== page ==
After accusing them of colluding with foreign powers and of plotting attacks, the Algerian regime decided to include the Kabyle independence group MAK and the movement for political Islam Rachad on the list of terrorist groups.
The decision was taken by President Abdelmejid Tebboune, reflecting a harsher stance within the regime for all kinds of dissent.
The MAK and Rachad have both gained ground recently as the Algerian street regains momentum in pro-democracy protests demanding a clean break with a ruling military regime behind a civilian curtain in an inefficient and corrupt system.
Elderly military commanders issued a statement last month accusing the secular independence movement of planning attacks in order to unleash a crackdown on the part of the authorities and use it to gain international support.
In a video, exiled MAK leader Ferhat Mhenni then denied the accusation and said the military regime was trying to intimidate MAK activists.
He underlined the peaceful nature of the movement and its rejection of all kinds of violence as well as its attachment to an independent Kabyle state.
In their attempt to suppress Hirak activists, human rights defenders and journalists, the Algerian authorities have recently started to use terrorism-related legislation to silence their voices and suppress their activism.
About fifteen Hirak militants have already been charged with recruiting mercenaries on behalf of a foreign power, inciting citizens against the authority of the State, punishable by the death penalty, conspiring against the state security and enlistment in a terrorist or subversive organization active abroad or in Algeria.
This new desperate attempt to sow fear among Algerians by waving the terrorism map and dismissing the Hirak as a movement instigated by the enemies of Algeria has once again failed to convince.
The Algerian regime has previously attempted to use its statements and media propaganda to discredit the Hirak as a Moroccan plot.
The aging and sick regime has also unsuccessfully attempted to smear the Hirak as a protest movement in the service of extremists and Islamic terrorists.
The dirty game of the army is not fooling anyone. Triggering painful memories of the black decade did not stop the Hirak movement from gaining traction after a halt imposed by the pandemic.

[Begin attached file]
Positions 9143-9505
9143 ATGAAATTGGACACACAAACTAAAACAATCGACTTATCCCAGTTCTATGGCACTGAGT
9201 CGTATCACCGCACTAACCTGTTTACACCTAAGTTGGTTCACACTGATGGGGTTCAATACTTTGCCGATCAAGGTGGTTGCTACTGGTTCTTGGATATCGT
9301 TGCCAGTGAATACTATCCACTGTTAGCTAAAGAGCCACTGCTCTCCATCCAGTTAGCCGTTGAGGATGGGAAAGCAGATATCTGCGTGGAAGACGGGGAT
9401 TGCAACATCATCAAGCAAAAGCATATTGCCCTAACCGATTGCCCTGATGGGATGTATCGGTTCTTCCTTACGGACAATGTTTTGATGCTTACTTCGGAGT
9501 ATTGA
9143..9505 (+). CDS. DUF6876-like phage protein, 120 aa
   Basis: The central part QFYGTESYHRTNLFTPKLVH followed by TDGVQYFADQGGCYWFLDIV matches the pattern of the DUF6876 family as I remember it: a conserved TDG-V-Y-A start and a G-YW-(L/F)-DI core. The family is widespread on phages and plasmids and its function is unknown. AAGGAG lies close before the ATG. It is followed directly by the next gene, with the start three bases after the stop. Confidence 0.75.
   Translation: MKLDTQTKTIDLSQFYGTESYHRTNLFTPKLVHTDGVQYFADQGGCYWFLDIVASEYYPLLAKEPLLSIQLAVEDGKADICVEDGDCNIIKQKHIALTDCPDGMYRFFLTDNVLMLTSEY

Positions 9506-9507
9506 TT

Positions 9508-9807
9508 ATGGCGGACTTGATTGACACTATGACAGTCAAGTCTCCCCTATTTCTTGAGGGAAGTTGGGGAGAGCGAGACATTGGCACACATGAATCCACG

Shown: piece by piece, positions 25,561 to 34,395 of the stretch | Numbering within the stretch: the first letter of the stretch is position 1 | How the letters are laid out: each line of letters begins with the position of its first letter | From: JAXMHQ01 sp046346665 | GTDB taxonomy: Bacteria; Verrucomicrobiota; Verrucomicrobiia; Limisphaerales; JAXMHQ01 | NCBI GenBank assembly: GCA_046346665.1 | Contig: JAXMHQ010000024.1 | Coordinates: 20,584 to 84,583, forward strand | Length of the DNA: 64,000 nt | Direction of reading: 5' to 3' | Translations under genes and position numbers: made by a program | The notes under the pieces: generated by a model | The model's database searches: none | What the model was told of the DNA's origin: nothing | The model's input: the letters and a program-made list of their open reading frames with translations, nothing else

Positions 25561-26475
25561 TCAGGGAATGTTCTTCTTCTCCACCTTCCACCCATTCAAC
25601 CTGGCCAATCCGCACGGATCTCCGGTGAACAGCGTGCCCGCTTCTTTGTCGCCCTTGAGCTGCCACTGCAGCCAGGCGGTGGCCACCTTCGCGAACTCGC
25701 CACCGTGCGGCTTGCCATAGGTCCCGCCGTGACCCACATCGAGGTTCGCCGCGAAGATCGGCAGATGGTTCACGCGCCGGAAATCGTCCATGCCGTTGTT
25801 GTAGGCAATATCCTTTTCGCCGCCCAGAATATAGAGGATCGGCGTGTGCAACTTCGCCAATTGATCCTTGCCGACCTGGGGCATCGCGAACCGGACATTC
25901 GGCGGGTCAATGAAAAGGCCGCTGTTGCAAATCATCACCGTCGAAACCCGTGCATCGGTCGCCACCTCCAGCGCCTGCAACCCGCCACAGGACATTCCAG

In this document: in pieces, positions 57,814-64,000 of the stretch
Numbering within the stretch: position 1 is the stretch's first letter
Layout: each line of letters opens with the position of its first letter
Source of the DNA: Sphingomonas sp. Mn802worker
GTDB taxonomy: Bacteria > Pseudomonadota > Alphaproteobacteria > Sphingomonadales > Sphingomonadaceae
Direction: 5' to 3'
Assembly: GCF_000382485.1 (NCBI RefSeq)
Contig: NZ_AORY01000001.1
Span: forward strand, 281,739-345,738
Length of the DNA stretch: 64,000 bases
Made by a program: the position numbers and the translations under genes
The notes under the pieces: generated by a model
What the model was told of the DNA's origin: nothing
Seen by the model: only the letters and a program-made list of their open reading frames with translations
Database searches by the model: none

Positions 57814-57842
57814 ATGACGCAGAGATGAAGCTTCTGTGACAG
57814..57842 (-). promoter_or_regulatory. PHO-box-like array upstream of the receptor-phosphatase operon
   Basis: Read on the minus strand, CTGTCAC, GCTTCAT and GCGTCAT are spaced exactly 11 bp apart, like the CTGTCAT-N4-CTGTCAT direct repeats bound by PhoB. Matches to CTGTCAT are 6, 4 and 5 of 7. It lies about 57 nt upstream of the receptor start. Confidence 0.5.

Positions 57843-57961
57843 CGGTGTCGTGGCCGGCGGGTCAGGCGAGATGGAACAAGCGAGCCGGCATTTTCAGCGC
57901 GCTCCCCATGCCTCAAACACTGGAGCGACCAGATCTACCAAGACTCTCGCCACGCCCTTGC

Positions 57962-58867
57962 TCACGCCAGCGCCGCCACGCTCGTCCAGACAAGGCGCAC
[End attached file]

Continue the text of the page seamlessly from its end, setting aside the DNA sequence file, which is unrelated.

The movement for the self-determination of Kabylia has organized in recent years massive marches in the towns and villages of Kabylia to demand the independence of Algeria.
The bloody events of 2001 in which 125 young people were killed sparked the birth of the movement for the self-determination of the Kabylie region (known by its French acronym MAK) which continues to gain ground among the Kabyles in Algeria and France. where a large diaspora lives.
Supporters of the independence of Kabylia cite a series of grievances their region witnessed after the independence of Algeria. They accuse the Algerian regime of seeking to eradicate their linguistic and cultural particularities by imposing a policy of Arabization coupled with economic marginalization.
Mhenni helped create a Kabyle Provisional Government in Exile. The movement identifies itself as a pacifist movement seeking autonomy in Algiers as a prelude to the founding of an independent state of Kabylia.
Kabyle independence activists argue that their region was attached by colonial France to an artificial Algerian state and that their historic leaders who fought for independence from France were marginalized along with their region in post-independent Algeria.
Human Rights Watch, EuroMed Rights, Amnesty International and Front Line Defenders condemned in the strongest terms Algeria’s discrimination against the Amazigh (Berber) minority and called for all charges against the detained activists to be dropped. .